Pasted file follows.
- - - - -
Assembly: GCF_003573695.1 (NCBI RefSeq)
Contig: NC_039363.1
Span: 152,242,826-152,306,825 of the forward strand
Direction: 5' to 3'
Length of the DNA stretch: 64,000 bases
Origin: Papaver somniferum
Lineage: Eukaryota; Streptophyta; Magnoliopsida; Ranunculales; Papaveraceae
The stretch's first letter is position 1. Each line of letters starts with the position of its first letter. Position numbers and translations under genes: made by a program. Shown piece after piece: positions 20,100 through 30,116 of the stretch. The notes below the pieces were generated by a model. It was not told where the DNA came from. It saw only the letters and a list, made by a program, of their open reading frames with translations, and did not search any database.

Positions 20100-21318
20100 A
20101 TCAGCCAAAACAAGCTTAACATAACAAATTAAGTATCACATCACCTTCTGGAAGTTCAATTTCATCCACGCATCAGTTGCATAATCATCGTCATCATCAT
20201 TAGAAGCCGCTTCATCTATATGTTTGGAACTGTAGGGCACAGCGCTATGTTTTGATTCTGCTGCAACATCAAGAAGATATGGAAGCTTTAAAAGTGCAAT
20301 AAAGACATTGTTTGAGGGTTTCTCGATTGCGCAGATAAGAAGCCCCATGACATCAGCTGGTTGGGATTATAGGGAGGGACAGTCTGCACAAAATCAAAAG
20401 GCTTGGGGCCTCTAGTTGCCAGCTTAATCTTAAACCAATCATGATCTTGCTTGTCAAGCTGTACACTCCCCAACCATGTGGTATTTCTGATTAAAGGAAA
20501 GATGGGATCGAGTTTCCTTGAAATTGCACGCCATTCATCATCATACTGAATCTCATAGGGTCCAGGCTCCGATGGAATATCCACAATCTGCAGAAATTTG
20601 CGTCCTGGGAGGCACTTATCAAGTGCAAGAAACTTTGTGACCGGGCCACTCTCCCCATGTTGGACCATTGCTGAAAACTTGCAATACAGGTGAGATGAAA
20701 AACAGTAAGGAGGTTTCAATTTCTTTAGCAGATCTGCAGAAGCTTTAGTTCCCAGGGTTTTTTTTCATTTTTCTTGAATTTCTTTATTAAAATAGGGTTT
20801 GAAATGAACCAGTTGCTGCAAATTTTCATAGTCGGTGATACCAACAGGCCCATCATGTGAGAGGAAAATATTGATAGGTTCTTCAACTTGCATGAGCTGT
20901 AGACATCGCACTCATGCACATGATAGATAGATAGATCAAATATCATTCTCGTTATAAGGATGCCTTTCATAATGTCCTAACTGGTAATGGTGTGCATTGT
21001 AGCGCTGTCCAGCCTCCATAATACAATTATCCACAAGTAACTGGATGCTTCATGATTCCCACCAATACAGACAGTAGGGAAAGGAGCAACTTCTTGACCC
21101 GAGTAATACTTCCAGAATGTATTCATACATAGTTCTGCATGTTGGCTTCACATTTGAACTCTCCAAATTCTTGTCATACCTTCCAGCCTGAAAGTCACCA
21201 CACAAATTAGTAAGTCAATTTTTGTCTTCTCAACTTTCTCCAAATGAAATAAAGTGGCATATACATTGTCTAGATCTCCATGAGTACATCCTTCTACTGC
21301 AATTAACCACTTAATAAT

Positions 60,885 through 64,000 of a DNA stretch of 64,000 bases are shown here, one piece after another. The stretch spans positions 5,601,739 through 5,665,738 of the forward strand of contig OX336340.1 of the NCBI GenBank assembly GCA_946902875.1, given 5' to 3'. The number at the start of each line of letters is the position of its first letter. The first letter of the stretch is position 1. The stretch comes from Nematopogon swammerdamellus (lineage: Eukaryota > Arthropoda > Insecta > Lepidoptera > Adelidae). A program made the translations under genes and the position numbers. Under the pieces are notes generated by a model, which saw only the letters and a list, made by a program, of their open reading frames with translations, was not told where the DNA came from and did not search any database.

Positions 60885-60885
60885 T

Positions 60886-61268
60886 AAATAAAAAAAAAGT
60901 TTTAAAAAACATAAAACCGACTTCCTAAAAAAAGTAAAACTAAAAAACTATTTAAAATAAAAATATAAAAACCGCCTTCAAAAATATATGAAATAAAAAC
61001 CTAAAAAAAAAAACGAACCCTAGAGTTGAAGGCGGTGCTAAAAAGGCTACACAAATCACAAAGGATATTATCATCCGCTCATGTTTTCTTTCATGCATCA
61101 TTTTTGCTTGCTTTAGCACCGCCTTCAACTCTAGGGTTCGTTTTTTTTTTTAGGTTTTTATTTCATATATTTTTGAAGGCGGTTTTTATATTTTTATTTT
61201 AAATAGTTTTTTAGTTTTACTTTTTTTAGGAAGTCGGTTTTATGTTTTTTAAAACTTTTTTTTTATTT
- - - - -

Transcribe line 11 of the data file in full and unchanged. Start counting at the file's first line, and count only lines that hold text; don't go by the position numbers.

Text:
20101 TCAGCCAAAACAAGCTTAACATAACAAATTAAGTATCACATCACCTTCTGGAAGTTCAATTTCATCCACGCATCAGTTGCATAATCATCGTCATCATCAT